Former Bihar CM quits NDA and joins hands with RJD. He had been unhappy since his son wasn’t accommodated in the JD(U)-BJP ministry formed last year.
New Delhi: Jitan Ram Manjhi, the former chief minister of Bihar and president of the Hindustani Awam Morcha, has decided to quit the NDA in Bihar, despite a personal phone call from BJP chief Amit Shah asking him to stay.
The move has been on the cards ever since the JD(U) and the BJP came back together and formed a new alliance government in Bihar last year. At the time, Manjhi camped in Delhi for three days to ensure a ministerial berth for his son Santosh Manjhi, but was refused by Shah.
Since then, Manjhi had been hobnobbing with Lalu Prasad Yadav’s Rashtriya Janata Dal, and the only question most political observers had was when Manjhi would announce his departure from the NDA.
Shah’s call and Tejashwi’s counter
In January this year, HAM state president Vrishan Patel visited Lalu Yadav in jail in Ranchi, giving rise to speculation that Manjhi could announce his decision soon.
In the last few days, Manjhi held several meetings with Tejashwi Yadav and Rabri Devi at the latter’s residence and a deal was almost struck. Manjhi demanded two MLC seats, one for his son and another for Patel. Sources told ThePrint that both demands had been accepted by the RJD leadership.
Manjhi was to announce the decision at a press conference on 1 March. But in the interim, the BJP’s central leadership, which had been keeping a close eye on him, swung into action.
Shah called him in the evening on 27 February, once again trying to convince him that he would be accommodated. But Manjhi reportedly didn’t warm up to the offer.
However, Shah’s call was the trigger for Tejashwi, who went straight to Manjhi’s home Wednesday morning. The formal announcement would be made in the evening, but while coming out of the meeting, Manjhi told mediapersons: “NDA se alag ho gaye hain (have separated from NDA).”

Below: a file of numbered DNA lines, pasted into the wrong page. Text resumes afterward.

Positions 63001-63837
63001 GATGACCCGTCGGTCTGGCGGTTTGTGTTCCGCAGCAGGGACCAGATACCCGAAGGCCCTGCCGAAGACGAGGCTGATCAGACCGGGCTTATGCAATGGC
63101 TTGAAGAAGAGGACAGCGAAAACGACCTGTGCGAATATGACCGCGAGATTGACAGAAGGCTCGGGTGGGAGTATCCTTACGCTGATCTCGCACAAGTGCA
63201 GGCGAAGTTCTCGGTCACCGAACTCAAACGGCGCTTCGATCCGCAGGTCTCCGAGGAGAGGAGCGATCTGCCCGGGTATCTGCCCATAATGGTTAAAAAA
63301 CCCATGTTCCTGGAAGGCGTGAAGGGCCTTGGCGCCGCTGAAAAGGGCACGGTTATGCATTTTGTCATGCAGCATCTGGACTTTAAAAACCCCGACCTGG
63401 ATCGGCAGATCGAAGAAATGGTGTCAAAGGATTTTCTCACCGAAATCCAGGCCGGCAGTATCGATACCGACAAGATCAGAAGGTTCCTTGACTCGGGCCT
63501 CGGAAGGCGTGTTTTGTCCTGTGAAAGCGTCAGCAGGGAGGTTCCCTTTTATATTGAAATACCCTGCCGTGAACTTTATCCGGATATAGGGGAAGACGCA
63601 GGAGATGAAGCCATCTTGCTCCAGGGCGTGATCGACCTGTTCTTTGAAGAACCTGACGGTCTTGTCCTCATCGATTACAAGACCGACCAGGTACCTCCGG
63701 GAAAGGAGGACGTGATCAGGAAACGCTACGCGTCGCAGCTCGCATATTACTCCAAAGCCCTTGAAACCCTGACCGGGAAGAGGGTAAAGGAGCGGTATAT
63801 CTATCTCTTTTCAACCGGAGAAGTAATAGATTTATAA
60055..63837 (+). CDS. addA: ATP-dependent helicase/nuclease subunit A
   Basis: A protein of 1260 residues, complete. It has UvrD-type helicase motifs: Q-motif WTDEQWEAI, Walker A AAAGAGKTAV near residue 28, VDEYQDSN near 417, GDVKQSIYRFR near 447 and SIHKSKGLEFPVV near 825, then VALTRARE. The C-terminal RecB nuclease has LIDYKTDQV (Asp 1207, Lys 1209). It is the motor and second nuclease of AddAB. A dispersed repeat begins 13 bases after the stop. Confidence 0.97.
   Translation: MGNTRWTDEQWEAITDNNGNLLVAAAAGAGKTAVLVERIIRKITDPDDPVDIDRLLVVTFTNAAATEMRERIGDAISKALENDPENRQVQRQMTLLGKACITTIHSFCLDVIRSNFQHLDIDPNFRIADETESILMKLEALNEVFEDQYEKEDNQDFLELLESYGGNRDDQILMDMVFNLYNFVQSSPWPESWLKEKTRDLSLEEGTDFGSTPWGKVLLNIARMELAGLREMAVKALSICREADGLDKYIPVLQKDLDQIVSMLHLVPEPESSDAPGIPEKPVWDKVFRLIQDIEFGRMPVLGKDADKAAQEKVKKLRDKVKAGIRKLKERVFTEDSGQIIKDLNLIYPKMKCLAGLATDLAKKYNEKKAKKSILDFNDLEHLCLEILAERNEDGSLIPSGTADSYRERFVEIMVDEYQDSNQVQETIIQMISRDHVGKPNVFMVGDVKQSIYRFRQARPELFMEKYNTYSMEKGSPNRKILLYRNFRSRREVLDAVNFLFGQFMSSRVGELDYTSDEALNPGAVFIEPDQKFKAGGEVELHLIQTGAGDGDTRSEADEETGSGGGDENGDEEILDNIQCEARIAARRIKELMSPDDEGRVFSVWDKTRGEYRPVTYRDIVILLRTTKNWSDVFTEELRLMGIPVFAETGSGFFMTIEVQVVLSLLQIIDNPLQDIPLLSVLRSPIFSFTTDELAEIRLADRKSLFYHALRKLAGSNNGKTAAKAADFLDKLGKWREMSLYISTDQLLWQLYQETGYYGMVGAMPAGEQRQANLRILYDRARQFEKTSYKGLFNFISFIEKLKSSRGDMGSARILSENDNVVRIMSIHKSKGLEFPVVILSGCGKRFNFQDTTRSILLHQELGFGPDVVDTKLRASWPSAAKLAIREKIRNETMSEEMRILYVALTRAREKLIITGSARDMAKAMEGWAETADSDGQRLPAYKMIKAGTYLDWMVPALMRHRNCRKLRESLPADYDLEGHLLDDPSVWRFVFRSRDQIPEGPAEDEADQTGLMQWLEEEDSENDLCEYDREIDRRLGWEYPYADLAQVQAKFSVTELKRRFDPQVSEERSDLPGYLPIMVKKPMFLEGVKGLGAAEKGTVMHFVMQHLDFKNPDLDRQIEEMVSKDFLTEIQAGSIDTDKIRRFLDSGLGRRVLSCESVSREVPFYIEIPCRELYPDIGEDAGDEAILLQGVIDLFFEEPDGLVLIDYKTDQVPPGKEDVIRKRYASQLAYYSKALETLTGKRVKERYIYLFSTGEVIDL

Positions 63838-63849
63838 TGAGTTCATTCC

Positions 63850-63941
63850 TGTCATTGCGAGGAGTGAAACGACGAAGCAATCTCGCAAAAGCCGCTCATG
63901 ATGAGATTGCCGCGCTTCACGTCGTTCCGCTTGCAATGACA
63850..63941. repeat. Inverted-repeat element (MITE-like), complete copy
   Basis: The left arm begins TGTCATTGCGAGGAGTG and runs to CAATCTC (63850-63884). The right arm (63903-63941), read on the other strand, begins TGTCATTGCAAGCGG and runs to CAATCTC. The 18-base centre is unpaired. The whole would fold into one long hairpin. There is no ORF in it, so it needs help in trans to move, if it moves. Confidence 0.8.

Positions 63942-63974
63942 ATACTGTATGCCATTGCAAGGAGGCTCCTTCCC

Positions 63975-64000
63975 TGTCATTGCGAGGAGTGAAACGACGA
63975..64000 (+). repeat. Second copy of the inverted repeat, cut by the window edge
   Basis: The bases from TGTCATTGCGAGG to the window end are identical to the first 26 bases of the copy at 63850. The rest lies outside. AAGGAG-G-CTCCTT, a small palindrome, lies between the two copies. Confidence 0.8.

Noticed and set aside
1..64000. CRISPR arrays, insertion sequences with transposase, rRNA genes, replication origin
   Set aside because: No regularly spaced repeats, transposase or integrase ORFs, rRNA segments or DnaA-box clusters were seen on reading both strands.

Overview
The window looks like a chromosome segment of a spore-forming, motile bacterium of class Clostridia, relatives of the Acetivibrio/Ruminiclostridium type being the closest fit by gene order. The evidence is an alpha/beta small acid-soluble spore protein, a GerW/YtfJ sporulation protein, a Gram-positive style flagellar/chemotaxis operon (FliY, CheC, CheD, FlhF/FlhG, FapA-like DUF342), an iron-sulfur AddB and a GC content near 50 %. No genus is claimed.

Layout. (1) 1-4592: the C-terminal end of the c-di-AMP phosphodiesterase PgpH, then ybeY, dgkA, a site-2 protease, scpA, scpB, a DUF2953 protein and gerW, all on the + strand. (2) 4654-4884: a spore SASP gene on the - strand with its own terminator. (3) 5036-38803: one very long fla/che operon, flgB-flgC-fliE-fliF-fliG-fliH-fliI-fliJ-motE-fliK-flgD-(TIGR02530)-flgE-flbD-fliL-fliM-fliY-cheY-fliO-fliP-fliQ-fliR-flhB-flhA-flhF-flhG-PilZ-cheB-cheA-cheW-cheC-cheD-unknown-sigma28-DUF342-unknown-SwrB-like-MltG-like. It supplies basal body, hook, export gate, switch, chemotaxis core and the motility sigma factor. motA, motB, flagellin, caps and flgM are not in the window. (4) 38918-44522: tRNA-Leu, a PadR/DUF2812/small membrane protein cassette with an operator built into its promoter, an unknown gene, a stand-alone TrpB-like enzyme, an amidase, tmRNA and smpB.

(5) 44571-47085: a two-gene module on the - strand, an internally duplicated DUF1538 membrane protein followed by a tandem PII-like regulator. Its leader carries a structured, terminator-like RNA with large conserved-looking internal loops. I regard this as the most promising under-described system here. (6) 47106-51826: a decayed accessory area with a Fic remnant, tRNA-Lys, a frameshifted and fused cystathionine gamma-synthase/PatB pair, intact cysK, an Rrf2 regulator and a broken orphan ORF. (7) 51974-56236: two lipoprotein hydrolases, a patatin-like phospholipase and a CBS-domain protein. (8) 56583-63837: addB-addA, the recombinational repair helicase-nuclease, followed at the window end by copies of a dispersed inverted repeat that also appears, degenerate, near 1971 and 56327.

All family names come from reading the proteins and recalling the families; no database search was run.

Tejashwi, meanwhile, told mediapersons in Patna: “Manjhi ji is like my father and he was feeling suffocated in the NDA. We welcome him to the grand alliance.”
Manjhi hails from the extremely backward Musahar community, which accounts for 6 per cent of the total electorate in Bihar. His leadership made Musahars politically empowered, evidenced by the fact that there were eight Musahar MLAs in Bihar in 2010 and six in 2015. He served as chief minister for 10 months in 2014-15, when he was asked to make way for his predecessor and leader of his party, Nitish Kumar. Refusal to do so resulted in Manjhi’s expulsion from the JD(U).
Manjhi formed HAM thereafter, and joined hands with Nitish’s estranged ally BJP. His party contested 21 seats, but could win only one – Manjhi even lost one of the two seats he contested.
The BJP’s bid to forge a new caste coalition of Dalits, Extremely Backward Classes and upper castes failed. But the party came back to power after realigning with Nitish last year, when the JD(U) left the grand alliance it had formed with the RJD and the Congress.
BJP leaders think that with the JD(U) now on board, they don’t need Manjhi at all. “We didn’t get any benefit from taking him with us. His departure doesn’t affect us, especially since we have the JD(U),” a senior Bihar BJP leader told ThePrint.
But Manjhi’s new alliance with the RJD could return a good chunk of Dalit and Mahadalit voters to the Yadav family’s fold.
To maximise this advantage, there is talk within the RJD’s first family to send Manjhi to the Rajya Sabha.
A few days ago, Tejashwi himself had spoken to BSP leader Mayawati and offered her a Rajya Sabha nomination, as promised by his father after Mayawati had resigned her seat in the upper house in July last year. Since Mayawati refused, RJD can now think of Manjhi as another candidate.
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